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Found 10 records similar to Oceans Act Marine Protected Areas
The selection of an Area of Interest (AOI) marks the beginning of the Oceans Act Marine Protected Area (MPA) establishment process led by Fisheries and Oceans Canada. The process includes completing detailed ecological and socioeconomic assessments, setting conservation objectives, determining boundaries and management measures, and eventually developing the regulations under section 35 of the Oceans Act. Stakeholders are involved in each step of this process. There is considerable scientific evidence that marine protected areas provide a number of ecological benefits, including the enhanced recruitment of fish species, including those of commercial value, through the protection of spawning areas, larval sources, habitats and migration routes.
The spatial planning framework for Canada's national network of Marine Protected Areas (MPAs) is comprised of 13 ecologically defined bioregions that cover Canada's oceans and the Great Lakes. Note that the geographic boundaries for the bioregions are fuzzy and may change based on ecosystemic conditions. Detailed descriptions and discussions on the federal network of marine bioregions can be found in:
- DFO. 2009.
Parks Canada’s long-term goal is to establish at least one national marine conservation area in each of Canada’s marine regions. Once completed, the system of national marine conservation areas will represent Canada’s 29 marine regions spanning its three oceans and the Great Lakes. Five of Canada’s 29 marine regions are represented making the system 17 percent complete.
The purpose of this dataset is to identify the 29 marine regions of Canada including which are presently represented by a national marine conservation area.
Marine mammal predator control is governed by the Marine Mammal Regulations under the Fisheries Act. Records of marine mammal mortalities are maintained and results reported publicly. Additional licences can be obtained for control of other species. Fisheries and Oceans Canada works with industry to improve marine mammal deterrent and control measures.
This dataset is comprised of the spatial boundaries for the Port Hawkesbury and Saint John pilot areas within the Oceans Protection Plan - Area Response Plan (ARP) project.
Ecologically and Biologically Significant Areas (EBSAs) are areas within Canada's oceans that have been identified through formal scientific assessments as having special biological or ecological significance when compared with the surrounding marine ecosystem. Failure to define an area as an EBSA does not mean that it is unimportant ecologically. All areas serve ecological functions to some extent and require sustainable management. Rather, areas identified as EBSAs should be viewed as the most important areas where, with existing knowledge, regulators and marine users should be particularly risk averse to ensure ecosystems remain healthy and productive.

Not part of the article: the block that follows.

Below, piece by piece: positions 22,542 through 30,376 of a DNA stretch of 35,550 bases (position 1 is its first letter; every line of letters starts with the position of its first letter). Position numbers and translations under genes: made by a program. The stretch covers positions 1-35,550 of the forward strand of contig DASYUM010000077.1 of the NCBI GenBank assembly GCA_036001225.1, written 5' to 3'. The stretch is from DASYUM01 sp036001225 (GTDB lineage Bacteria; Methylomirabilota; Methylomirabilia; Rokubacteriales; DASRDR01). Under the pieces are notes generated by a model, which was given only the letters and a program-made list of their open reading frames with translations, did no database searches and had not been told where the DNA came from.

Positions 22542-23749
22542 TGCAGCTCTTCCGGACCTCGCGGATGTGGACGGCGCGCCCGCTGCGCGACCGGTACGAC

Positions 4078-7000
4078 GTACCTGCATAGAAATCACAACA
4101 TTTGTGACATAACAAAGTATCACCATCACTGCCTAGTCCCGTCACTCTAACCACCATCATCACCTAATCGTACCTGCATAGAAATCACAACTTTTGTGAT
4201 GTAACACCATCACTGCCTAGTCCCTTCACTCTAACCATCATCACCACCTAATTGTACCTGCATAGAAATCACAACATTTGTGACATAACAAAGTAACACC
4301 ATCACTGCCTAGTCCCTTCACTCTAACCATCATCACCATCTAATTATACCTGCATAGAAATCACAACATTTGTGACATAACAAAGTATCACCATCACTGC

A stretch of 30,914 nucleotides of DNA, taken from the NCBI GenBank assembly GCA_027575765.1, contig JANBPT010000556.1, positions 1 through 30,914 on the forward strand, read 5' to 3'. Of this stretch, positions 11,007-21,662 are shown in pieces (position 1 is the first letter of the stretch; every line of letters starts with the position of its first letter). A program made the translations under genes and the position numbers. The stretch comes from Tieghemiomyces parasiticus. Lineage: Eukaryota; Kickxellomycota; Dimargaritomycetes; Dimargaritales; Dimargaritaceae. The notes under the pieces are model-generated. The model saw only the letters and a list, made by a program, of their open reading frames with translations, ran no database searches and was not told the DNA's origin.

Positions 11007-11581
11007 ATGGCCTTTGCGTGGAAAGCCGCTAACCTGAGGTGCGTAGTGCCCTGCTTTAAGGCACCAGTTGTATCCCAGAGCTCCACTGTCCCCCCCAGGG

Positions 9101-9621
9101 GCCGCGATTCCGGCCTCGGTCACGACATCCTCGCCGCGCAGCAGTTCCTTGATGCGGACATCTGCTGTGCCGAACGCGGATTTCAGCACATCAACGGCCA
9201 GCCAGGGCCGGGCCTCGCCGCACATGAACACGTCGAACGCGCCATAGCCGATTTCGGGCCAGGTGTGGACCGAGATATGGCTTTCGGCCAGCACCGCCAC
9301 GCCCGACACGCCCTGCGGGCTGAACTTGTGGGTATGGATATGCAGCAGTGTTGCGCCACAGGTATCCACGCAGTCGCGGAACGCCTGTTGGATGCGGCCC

Includes: * National Parks * National Marine Conservation Areas * heritage canals * National Wildlife Areas * Other Federal Protected areas This dataset is provided by the federal government, and may not include all Federal protected lands.
Migratory Bird Sanctuaries are areas set aside by the Canadian Wildlife Service (CWS) of Environment Canada to protect migratory birds. The sanctuaries include a range of habitat types, such as terrestrial, wetland and marine.
Protected areas are composed of land, freshwater and marine areas set aside through legislation to protect representative examples of Canada’s ecosystems. They are created and managed by the federal, provincial and territorial governments. A small but increasing number is also administered by Aboriginal governments and communities. Some protected areas are jointly managed by two or more administrations.
National Parks and National Marine Conservation Areas form a countrywide network of areas set aside by Canada for their great natural interest. They are protected for public understanding, enjoyment and appreciation.